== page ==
Huddled around our Godin heating stove during our first French blizzard, this seems like a nice time to write about our winter home in Auxonne. We’re in the region of Bourgogne (Burgundy in English), about midway between the cities of Dole and Dijon, just a bit north of the most prolific wine area, where the best Burgundy wines come from. We are, the Tourist Office tells us, just 292 kilometers (181 miles) from the Eiffel Tower. Auxonne is famous for its onions, although “famous” might simply be a polite expression, in the sense of “everybody is special in his own way” or “every place is famous for something.” Onions don’t hold quite the same panache as the world’s best wines produced by our neighbors. As a result, the Auxonnoise have an inferiority complex, evidenced by the universal response when we tell people we are Americans living on a boat in Auxonne for tout l’hiver, all the winter. “Auxonne?,” they say, a puzzled look on their faces. “Pourquoi Auxonne?” Its sort of like choosing to spend the winter in Saugus, to use a Boston North Shore analogy.
Nonetheless, we like it here and are having a quintessential French experience. Here’s a quick profile and tour of Auxonne.
Auxonne is a military town, known for its fortifications. It once guarded the boundary between France and the Austro-Hungarian Empire. The story goes that until recently professional barge folk navigating on the River Saone, where Auxonne is located, referred to the right bank, on the west, as “France” and the left bank, on the east, as “l’empire.” Most of the fortifications still stand, although in various states of repair. We are moored right up against one section of these ramparts.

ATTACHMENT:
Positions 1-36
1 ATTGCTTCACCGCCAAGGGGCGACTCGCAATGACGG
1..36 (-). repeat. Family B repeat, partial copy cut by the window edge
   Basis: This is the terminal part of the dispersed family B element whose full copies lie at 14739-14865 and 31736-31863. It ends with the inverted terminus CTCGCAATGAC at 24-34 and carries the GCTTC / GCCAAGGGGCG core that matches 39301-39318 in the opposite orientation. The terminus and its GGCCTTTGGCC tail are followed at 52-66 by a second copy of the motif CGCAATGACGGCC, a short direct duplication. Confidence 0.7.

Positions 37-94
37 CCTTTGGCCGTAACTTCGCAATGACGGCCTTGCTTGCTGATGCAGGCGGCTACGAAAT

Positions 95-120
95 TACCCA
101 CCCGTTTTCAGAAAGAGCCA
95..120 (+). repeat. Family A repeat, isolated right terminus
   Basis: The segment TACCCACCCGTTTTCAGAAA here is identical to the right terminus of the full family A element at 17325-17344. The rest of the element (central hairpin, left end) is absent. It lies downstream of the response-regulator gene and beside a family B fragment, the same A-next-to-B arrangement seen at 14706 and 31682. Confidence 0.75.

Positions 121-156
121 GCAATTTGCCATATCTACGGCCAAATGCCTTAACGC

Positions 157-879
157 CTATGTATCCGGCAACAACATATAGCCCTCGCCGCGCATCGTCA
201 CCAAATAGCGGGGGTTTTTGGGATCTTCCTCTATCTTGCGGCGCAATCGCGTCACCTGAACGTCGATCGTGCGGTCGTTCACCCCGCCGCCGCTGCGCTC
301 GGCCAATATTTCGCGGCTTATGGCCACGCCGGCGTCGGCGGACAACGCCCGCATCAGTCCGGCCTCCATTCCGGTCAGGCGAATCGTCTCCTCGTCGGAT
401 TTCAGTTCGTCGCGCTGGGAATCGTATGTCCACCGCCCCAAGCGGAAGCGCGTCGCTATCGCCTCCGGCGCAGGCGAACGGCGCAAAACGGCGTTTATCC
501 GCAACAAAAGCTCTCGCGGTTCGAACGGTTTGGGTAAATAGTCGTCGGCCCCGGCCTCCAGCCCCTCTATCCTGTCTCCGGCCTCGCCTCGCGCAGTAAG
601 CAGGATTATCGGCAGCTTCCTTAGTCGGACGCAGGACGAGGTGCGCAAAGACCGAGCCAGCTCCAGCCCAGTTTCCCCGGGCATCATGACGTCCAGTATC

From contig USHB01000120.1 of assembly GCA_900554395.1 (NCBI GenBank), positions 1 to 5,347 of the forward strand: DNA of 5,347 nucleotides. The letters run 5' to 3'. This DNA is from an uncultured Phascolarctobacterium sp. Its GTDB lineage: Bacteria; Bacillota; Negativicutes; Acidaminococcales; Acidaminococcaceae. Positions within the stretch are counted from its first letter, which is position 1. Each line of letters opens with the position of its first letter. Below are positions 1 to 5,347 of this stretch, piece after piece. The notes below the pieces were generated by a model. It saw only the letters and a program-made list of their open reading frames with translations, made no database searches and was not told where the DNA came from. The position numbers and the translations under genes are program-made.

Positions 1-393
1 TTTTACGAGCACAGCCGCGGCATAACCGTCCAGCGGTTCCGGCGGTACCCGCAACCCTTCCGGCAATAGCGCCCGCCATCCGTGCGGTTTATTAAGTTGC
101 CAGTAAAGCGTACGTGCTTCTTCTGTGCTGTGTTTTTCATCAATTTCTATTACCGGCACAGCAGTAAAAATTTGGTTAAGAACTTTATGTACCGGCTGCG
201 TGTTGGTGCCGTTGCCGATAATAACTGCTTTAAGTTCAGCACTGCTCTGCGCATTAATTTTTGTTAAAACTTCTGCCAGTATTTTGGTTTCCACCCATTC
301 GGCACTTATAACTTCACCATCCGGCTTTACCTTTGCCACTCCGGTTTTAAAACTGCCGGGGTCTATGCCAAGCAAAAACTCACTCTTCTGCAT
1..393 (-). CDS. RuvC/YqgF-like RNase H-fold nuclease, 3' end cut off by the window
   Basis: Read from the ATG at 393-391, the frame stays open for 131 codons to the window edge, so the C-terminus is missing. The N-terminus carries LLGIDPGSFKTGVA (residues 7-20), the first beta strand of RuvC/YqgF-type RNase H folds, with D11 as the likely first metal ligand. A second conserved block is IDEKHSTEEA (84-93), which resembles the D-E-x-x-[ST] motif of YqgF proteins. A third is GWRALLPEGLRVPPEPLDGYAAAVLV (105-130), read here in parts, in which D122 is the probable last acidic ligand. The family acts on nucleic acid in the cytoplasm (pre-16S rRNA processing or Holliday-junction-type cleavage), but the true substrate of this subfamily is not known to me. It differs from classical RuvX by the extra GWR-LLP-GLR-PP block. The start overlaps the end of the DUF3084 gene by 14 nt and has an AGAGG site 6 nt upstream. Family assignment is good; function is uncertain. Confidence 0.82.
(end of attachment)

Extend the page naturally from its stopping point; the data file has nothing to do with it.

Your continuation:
The French artillery school was located here. Its most famous graduate was a young lieutenant named Napoleon Bonaparte. Where we live in Massachusetts, unless your town has at least one building with a plaque confirming that “George Washington slept here” the town has no claim to be historic. Napoleon, it seems, slept around as much as did Washington. His statue looms over the town square beside the church. His name adorns everything from streets to pharmacies to bars.
While the famous artillery school has moved on, perched above our boat are the barracks for the 511th Regiment du Train of the French Army. We march past these soldiers on our daily voyages to the boulangerie. They don’t appear to be doing much military but they look awfully martial in their camos and their tiny black berets perched on their foreheads. We pass a sign every day walking to and from the barge with a warning that Google translates as “Danger zone. Forbidden to enter when the shooting pennant is in place.” Interesting, as this is about a hundred feet from our boat.
Soldiers, men and women, are all over town. Some French military protocols remain mysteries. One day four soldiers stood in line at an ATM. An officer walked up. One soldier saluted, one soldier shook hands, one kissed the officer on both cheeks, one ignored him.
We feel a special affinity with these soldiers since 500 of their predecessors in the Auxonne Artillery Regiment were critical to the ultimate American victory at the battle of Yorktown in the American Revolution. Reenactors still dress as Auxonne Artillery in the States. Coming from Ipswich, Massachusetts (don’t you Brits have one, too, we’ve heard) where our town seal proclaims us as the birthplace of American independence, we take both the American Revolution and, even more so than for the originals, reenactments of our local battles quite seriously. So, thanks to all you Auxonnoise soldiers.